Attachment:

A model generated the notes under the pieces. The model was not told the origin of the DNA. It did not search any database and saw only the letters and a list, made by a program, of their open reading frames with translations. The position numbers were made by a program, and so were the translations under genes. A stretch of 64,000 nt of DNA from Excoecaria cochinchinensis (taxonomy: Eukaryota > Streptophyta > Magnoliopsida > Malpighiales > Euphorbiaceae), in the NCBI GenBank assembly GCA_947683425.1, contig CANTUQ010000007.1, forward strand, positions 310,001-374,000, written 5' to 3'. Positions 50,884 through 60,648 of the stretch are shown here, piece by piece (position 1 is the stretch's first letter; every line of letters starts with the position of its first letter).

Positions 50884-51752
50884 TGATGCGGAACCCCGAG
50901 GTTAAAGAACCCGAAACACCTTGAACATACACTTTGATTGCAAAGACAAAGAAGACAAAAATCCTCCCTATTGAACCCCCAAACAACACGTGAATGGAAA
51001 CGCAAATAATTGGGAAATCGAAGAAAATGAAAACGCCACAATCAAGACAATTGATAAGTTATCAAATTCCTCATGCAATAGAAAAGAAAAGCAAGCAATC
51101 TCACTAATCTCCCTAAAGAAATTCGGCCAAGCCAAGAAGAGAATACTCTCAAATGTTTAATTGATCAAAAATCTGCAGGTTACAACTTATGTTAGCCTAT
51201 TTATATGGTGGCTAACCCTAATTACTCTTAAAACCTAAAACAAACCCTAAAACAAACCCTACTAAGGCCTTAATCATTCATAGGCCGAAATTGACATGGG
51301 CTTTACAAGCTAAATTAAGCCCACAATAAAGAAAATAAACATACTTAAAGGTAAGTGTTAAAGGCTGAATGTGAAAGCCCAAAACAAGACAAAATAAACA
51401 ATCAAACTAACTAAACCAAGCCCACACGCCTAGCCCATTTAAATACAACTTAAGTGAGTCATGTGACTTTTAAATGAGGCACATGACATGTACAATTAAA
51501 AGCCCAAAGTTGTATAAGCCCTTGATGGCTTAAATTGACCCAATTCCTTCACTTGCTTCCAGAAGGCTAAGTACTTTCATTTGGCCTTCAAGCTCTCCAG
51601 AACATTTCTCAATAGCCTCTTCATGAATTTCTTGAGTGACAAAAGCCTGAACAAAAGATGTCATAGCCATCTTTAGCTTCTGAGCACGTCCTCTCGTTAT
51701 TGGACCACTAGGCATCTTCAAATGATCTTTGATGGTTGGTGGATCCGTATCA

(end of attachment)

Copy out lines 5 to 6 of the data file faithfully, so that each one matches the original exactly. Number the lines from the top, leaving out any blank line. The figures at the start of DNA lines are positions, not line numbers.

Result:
51001 CGCAAATAATTGGGAAATCGAAGAAAATGAAAACGCCACAATCAAGACAATTGATAAGTTATCAAATTCCTCATGCAATAGAAAAGAAAAGCAAGCAATC
51101 TCACTAATCTCCCTAAAGAAATTCGGCCAAGCCAAGAAGAGAATACTCTCAAATGTTTAATTGATCAAAAATCTGCAGGTTACAACTTATGTTAGCCTAT